Keys to Successful Healthcare Revenue Cycle Management

Prevent claim denials through proper provider enrollment.

Prevent claim denials through proper provider enrollment.

The mission of any healthcare organization is to improve and save lives through compassionate, high-quality healthcare. But to fulfill this mission, healthcare organizations must stay financially healthy, a goal constantly at the forefront of revenue cycle management. Revenue cycle management encompasses the administrative and clinical functions associated with the identification, management, and collection of patient service revenue: claims processing, payment, and revenue generation.

Revenue cycle management starts when a patient makes his or her medical appointment and ends when all claims and patient payments have been collected. Submitting claims to health plans involves several back-end processes, including charge capture (documenting services into billable fees) and coding the treatment procedures using ICD-10 codes. Getting paid for medical services can take months because it often requires time-consuming, back-and-forth communications between providers and health plans to resolve claim issues.

Claim denials are a major source of revenue leaks, so taking proactive steps to reduce denials on the front end of the revenue cycle is essential. Claim denials are common and costly. Approximately 5–10 percent of claims are denied by health plans. According to a Change Healthcare analysis of claims, a typical health system can lose up to 3.3 percent of net patient revenue (an average of $4.9M per hospital) due to denials. Registration/eligibility is the leading cause of claim denials, accounting for 24 percent of denials. Although some 63 percent of denied claims are recoverable, it costs providers an average of $118 to rework a single claim.

RELATED EBOOK: The Invisible Impact of Credentialing and Enrollment

Verifying patients’ insurance eligibility before scheduling appointments is essential to prevent claim denials. Your schedulers probably already verify eligibility and suspend the scheduling and registration process until the patient’s ability to pay is confirmed. However, your schedulers may not be checking to be sure the provider is eligible to deliver and be reimbursed for services.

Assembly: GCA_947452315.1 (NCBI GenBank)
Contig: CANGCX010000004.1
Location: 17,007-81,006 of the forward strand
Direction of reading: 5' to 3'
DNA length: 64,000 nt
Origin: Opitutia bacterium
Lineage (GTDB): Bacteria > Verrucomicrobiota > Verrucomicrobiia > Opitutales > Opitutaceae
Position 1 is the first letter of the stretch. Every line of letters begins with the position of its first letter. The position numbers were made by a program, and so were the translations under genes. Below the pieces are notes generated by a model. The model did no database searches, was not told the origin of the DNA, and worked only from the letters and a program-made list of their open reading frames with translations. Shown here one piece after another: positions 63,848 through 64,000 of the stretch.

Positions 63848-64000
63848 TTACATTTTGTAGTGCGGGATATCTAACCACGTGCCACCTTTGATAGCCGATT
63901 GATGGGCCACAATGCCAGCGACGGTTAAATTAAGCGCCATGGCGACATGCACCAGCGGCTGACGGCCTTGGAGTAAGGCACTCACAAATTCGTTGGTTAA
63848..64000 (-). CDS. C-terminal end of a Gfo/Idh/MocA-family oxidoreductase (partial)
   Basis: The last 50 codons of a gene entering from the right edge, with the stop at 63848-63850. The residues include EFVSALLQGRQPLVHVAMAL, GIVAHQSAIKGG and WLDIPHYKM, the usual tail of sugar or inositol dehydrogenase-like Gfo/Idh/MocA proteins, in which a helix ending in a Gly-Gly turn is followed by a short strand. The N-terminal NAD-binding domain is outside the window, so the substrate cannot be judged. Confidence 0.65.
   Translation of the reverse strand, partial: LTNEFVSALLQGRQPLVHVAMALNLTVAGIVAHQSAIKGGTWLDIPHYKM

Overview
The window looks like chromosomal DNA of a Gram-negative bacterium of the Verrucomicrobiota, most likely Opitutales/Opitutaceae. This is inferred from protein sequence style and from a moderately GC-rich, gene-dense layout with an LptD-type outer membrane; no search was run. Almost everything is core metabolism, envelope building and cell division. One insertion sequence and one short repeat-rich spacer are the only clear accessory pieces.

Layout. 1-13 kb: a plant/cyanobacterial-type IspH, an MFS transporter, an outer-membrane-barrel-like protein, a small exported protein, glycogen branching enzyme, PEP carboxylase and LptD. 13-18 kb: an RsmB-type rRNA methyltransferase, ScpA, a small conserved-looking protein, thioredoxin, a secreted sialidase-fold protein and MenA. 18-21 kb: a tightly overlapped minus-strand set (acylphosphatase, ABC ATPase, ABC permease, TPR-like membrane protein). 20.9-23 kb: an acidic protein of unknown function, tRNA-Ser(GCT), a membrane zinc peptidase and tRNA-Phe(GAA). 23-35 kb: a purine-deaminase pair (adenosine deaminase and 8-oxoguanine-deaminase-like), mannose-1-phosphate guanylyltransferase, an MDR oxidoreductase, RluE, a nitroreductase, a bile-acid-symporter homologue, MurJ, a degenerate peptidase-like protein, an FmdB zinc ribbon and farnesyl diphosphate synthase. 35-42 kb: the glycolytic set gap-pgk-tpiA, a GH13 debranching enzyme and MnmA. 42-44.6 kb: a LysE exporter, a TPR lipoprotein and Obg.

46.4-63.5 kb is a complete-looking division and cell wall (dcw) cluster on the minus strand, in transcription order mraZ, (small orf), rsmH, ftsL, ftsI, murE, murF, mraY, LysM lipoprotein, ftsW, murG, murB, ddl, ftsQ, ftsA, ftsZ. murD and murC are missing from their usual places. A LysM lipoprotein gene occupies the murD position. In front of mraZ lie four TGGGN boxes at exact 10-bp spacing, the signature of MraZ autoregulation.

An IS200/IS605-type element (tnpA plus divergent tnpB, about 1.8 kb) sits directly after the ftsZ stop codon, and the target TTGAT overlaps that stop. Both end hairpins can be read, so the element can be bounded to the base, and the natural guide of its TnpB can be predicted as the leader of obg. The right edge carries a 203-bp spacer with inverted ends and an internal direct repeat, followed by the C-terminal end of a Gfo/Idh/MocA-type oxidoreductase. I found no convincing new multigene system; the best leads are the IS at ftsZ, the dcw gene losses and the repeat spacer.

When a provider is not properly enrolled with a health plan, his/her encounters will be written off. If providers see patients before they’re enrolled in a health plan, those claims will be denied, bad debt will accumulate, and surprise bills to the patients may occur. When healthcare providers are not enrolled properly with one or more health plans, or if they have accidentally allowed their enrollment status to lapse (by missing a re-enrollment/revalidation deadline), billing disruption is inevitable. With providers seeing up to 3–4 patients per hour, the financial impact of writing off encounters due to enrollment-related claim denials can be significant. You need to have processes in place for provider enrollment verification.

To improve your revenue cycle management, take these steps to reduce claim denials:

Verify provider enrollment status before scheduling patients. Provider enrollment verification must become a standard part of your patient scheduling process—alongside patient insurance verification. Obtain and publish real-time participation status updates and monitor enrollment via your enrollment software’s enterprise-wide dashboards.

Expecting busy schedulers to call and verify provider enrollment every time a patient schedules an appointment is not realistic. Provider enrollment software simplifies the verification of provider enrollment status by giving schedulers real-time access to providers’ enrollment information. If providers are not participating with a particular health plan or product, they should not be seeing patients. Schedulers should not schedule patients with those health plans or products until the provider is participating, or they should re-direct the patients to a provider who is currently participating.

Assess provider participation status in all contracted health plans. Conduct par/non-par analyses to identify providers who are either not enrolled or enrolled inaccurately with your organization’s contracted health plans. Your goal should be to have all eligible providers enrolled at their respective billable locations prior to seeing patients. Participation does not end after providers are initially enrolled. Pay attention to the re-enrollment/revalidation timeframes of each health plan so your providers remain in-network.

Shorten credentialing and enrollment timeframes. Faster provider enrollment means faster reimbursement. Automate provider credentialing and enrollment to reduce the administrative burden, accelerate provider onboarding, and increase your speed to revenue. Establish a delegated enrollment agreement with health plans to shorten the enrollment timeframe from 120–180 days to 30–45 days.

TractManager’s Provider Enrollment solution simplifies and speeds up enrollment. With one unified solution, we connect your credentialing, privileging, and enrollment processes to streamline provider onboarding, save you time, and help you optimize your revenue cycle. To learn more about Provider Enrollment, watch the OnDemand Webinar: The Digital Transformation of Provider Enrollment.

Author:

Allyson Schiff

Senior Director, Strategy & Growth, Provider Management

Allyson Schiff joined Newport Credentialing Solutions in 2009 and joined TractManager when Newport was acquired in 2018.

 

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